This week, the U.S. Commodities and Futures Trading Commission (CFTC) published a warning regarding pump and dump manipulation schemes in the cryptocurrency space. In the warning, the CFTC offered whistleblowers as much as 30 percent on busts that collect more than $1 million USD.
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CFTC: “Submit a Tip”
The CFTC captured the hearts of many cryptocurrency enthusiasts days ago when its chairman, Christopher Giancarlo, made extremely warm remarks regarding the fledgling cryptoeconomy in the U.S. Senate’s first official hearing on cryptocurrencies.
Now? The CFTC is not capturing hearts, but crypto scammers. That’s per a new “Customer Advisory” just released by the Commission, wherein the watchdog declares it will be offering bounties to whistleblowers of pump and dump schemes.
Specifically, the advisory announced:
“Virtual currency and digital token pumpand-dump schemes continue because they are mostly anonymous.
If you have original information that leads to a successful enforcement action that leads to monetary sanctions of $1 million or more, you could be eligible for a monetary award of between 10 percent and 30 percent.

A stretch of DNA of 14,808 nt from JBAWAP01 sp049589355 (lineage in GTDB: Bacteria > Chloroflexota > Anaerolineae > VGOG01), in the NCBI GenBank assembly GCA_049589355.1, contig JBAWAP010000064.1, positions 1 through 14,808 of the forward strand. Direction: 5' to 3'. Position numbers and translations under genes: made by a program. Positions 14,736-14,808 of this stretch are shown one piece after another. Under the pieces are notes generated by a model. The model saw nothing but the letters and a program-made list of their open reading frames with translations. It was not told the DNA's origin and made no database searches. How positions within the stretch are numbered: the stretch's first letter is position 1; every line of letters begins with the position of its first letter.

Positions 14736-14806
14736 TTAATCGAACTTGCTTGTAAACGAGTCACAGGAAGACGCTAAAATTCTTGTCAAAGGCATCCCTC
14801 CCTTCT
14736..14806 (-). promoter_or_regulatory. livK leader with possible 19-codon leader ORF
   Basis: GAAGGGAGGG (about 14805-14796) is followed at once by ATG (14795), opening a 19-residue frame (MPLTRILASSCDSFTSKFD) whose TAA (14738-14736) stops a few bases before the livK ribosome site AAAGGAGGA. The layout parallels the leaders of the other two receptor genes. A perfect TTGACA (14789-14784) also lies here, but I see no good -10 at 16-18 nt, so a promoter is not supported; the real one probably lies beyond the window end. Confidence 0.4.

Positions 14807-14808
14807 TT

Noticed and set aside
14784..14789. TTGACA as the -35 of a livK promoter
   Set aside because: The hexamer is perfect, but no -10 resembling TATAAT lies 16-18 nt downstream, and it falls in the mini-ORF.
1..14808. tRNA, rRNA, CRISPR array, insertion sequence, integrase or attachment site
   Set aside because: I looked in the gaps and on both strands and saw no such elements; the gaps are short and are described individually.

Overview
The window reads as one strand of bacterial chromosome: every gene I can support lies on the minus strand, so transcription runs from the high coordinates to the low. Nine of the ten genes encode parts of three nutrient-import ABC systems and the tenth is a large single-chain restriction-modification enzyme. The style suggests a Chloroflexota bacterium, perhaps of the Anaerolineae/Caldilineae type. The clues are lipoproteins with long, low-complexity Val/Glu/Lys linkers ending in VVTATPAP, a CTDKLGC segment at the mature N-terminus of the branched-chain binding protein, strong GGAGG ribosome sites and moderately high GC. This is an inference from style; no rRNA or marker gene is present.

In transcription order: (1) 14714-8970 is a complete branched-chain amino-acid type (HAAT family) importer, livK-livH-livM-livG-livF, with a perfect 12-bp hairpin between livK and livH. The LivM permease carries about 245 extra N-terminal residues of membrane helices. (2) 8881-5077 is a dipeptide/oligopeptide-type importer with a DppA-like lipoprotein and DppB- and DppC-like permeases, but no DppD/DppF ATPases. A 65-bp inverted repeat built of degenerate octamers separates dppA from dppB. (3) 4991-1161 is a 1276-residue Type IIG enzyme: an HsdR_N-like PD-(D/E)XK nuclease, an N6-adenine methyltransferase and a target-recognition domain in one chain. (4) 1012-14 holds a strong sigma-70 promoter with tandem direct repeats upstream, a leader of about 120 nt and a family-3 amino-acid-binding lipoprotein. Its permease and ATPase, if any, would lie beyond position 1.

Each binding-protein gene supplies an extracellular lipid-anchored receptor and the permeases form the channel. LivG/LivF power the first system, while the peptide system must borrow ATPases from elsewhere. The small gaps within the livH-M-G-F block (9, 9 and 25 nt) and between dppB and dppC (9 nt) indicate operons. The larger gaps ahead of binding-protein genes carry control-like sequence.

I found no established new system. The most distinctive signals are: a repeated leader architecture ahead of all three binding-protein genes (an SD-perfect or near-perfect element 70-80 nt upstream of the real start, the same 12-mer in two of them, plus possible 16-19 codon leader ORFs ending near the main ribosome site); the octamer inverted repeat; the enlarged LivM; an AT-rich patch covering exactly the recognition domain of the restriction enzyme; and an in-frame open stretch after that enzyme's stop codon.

For more information, or to submit a tip, visit the CFTC’s whistleblower.gov website.”
There are two big takeaways here. First off, Chairman Giancarlo is approaching the cryptoverse exactly as he said he would during his recent Senate hearing — like a father. Giancarlo’s children are bitcoin investors, and he wants to see to it that innocent investors like his kids don’t get burned by brazen market manipulators.
Secondly, this advisory signifies that the days of unchallenged manipulation in the cryptocurrency ecosystem are over. Schemers may have anonymity at present, but they also have scrutiny now, too. And with scrutiny oftentimes comes de-anonymization.
And that’s when the prosecutions comes.
Watch Out for Fake News
“Fake news” has become a problem in crypto. The CFTC says as much in their new advisory, explaining that pump and dumpers typically rely on false reports to fuel pumps:
Some pump and dumps use false news reports, typically about a famous high-tech business leader or investor who plans to pour millions of dollars into a small, lesser known virtual currency or coin. Other fake news stories have featured major retailers, banks, or credit card companies, announcing plans to partner with one virtual currency or another. Links to the phony stories are also accompanied by posts that create false urgency and tell readers to buy now.”
We’ve all seen those ploys before. And now, with the CFTC’s whistleblower program, there’s an economic incentive to call foul.
What do you think? Have you ever seen a pumper at work on social media? Sound off in the comments below.
Images via CFTC, WSJ